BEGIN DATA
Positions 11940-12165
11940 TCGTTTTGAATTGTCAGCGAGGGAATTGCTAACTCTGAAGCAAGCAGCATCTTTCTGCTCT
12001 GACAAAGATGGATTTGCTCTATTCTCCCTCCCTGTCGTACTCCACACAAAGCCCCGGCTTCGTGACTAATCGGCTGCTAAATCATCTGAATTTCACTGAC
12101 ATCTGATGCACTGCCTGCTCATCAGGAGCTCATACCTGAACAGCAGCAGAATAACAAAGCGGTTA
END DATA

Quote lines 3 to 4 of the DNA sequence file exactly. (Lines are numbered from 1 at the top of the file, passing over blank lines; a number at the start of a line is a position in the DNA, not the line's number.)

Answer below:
12001 GACAAAGATGGATTTGCTCTATTCTCCCTCCCTGTCGTACTCCACACAAAGCCCCGGCTTCGTGACTAATCGGCTGCTAAATCATCTGAATTTCACTGAC
12101 ATCTGATGCACTGCCTGCTCATCAGGAGCTCATACCTGAACAGCAGCAGAATAACAAAGCGGTTA